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Lamar Jackson having creative influence will elevate the Ravens offense

Giving the former unanimous league MVP a sense of ownership will lead to greater production for the entire offense.

Baltimore Ravens Training Camp Photo by Scott Taetsch/Getty Images

Professional athletes are widely exalted by fans and media while being thought of as assets by most owners and organizations.

However, what is often overlooked is that they’re humans with emotions. Just like most ordinary people, they take more pride in their work and are more invested when they feel like their voice and input is valued.

The Baltimore Ravens have a strong reputation for not treating their players like disposable depreciating assets. The team’s first-year Offensive Coordinator Todd Monken especially loves to “empower” his players. He maintains a open line communication between himself and them and is receptive to any thoughts, opinions, feedback, or new ideas that they might have when it comes to the offense.

“[If] you’re more receptive to their ideas, and they put more time and effort into it,” Monken said Thursday. “[It’s] not just things that they see, but things that they may see on film, or what’s on their mind in terms of a better way of doing it, because if they don’t have confidence in what we do, you’re really in trouble.

“I think that’s a step in the right direction. When players have ideas or thoughts or suggestions, it’s been my background to [say], ‘Hey, let’s take a look at it. Let’s take a look at what you see.’ As long as it’s well thought out, and I think it fits.”

One of the players who rightfully should have the most input is two-time Pro Bowl quarterback Lamar Jackson. The former unanimous league MVP is excited to finally have some creative ownership of the Ravens’ offensive system after not having nearly as much under Greg Roman for the four-and-a-half years of his career.

Monken sometime lets Jackson call plays and allows him to make pre-snap changes on the field. Jackson may see something from the opposing defense and check out of the called play to a different one, or slide the protection to a different direction where potential pressure could be coming from.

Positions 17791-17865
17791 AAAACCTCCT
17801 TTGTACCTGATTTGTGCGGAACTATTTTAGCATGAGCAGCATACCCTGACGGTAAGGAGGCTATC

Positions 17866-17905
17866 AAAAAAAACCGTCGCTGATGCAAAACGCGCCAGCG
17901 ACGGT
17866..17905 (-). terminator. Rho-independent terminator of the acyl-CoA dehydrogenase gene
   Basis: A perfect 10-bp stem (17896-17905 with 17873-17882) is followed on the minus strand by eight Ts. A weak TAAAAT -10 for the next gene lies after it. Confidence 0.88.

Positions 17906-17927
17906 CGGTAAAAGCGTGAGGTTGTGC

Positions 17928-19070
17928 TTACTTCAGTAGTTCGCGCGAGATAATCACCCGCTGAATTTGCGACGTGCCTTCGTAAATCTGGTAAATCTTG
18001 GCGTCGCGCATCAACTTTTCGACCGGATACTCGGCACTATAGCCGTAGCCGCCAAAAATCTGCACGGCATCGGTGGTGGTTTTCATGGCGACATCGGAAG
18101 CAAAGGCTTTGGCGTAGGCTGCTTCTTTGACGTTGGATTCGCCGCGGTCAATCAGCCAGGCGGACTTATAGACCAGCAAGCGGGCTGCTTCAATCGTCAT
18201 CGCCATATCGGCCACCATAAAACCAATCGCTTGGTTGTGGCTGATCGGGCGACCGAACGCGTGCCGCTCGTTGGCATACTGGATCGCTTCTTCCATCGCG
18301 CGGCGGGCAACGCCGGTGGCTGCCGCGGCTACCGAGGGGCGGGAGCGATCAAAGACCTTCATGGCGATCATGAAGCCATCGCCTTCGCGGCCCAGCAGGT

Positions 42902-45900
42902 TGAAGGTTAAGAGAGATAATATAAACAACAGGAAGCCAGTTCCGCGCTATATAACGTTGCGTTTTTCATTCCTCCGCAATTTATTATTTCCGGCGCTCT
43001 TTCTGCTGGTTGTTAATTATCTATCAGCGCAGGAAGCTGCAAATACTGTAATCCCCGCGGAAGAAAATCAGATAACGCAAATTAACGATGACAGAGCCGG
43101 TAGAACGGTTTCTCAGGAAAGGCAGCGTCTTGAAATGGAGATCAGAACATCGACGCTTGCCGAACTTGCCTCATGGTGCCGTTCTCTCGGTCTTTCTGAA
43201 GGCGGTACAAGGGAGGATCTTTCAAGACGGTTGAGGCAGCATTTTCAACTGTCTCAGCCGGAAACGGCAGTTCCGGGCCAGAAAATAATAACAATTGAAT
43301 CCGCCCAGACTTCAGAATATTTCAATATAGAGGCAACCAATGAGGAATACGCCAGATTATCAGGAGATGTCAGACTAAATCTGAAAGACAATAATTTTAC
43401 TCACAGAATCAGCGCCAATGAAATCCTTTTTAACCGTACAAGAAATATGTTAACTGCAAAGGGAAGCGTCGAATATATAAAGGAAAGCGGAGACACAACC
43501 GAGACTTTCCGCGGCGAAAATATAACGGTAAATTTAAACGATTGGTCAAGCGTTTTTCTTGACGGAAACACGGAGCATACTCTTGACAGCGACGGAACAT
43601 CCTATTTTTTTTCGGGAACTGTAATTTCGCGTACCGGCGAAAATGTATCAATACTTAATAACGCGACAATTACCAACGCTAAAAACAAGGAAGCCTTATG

“It made me feel good,” Jackson said Tuesday when asked how calling plays makes him feel. “Coach listens to me.”

Jackson recalled a recent instance where he across some route concepts that he liked on social media and believed would be a good fit for Ravens.

“I sent it to (Quarterback) Coach Tee [Martin] and he was like, ‘I’m going to relay the message to Coach Monken,’ and Coach Monken liked the play, so he put it in practice,” Jackson said in the same press conference. “We didn’t show it today, but I feel like it will be good for us.”

Three-time Pro Bowl tight end Mark Andrews has been Jackson’s top and most trusted target in the passing game since the two entered the league as rookies in 2018. He said that Jackson has looked “really, really good” in the new offense thus far and foresees him having another “special” year.

“I just think the understanding of the offense, making it his own, seeing the game the right way and making the big-time throws,” Andrews said Tuesday. “He’s extremely focused and determined, and it’s going to be a special Lamar [Jackson] season.”

Since his record-breaking MVP season in 2019, the national media has treated Jackson and the Ravens as if they’ve lost some the electric luster from that year. With a more innovative and modernized offense, where play caller and signal caller are able to bounce ideas off each other, the unit as a whole is poised for an exciting 2023 season.

The reigning Super Bowl champion Kansas City Chiefs are lauded for having one of the most creative and modernized offenses in the league. While long-time head coach Andy Reid is credited as it’s architect and mastermind, his star quarterback also has a lot of influence when it comes to play call and design.

Patrick Mahomes was one of three players at the position that was featured over the course of the 2022 season in the Netflix documentary Quarterback. One of the highlights from the series was when Mahomes went into intricate detail about how much creative input Chiefs’ players are allowed to give in the offense.

“We make up so many plays,” Mahomes said. “It starts off with the coaches then we kind of make it out own and I think that’s what makes our offense so special.”

Reid echoed similar “wide open” door sentiments to the ones that Monken shared on Thursday. The team’s proof of concept was the fact that the Chiefs led the league in numerous offensive efficiency metrics and won their second championship in the last four seasons.

“We let the players have a little creativity,” Reid said. “What happens when the guys do this is they’re vested in it.”

Many pundits expected the Chiefs to regress or take a step back after trading away seven-time Pro Bowl wide receiver Tyreek Hill last offseason. Instead, Mahomes and Reid embraced the challenge of finding a way to be an explosive on offense without one of their best players and overcame it.

I am in no way insinuating that just because Jackson gets to call audibles and draw up or suggest plays that the Ravens are Super Bowl bound. However, a collaborative effort when it comes to offensive game-planning can lead to the elevation of not just the offense but the team as a whole to greater heights.

“The reality is you do want them involved,” Monken said. “You do want them feeling good about the process – how we go about game planning, and once they do that, then there’s a certain amount of empowerment [and] ownership into what we do.”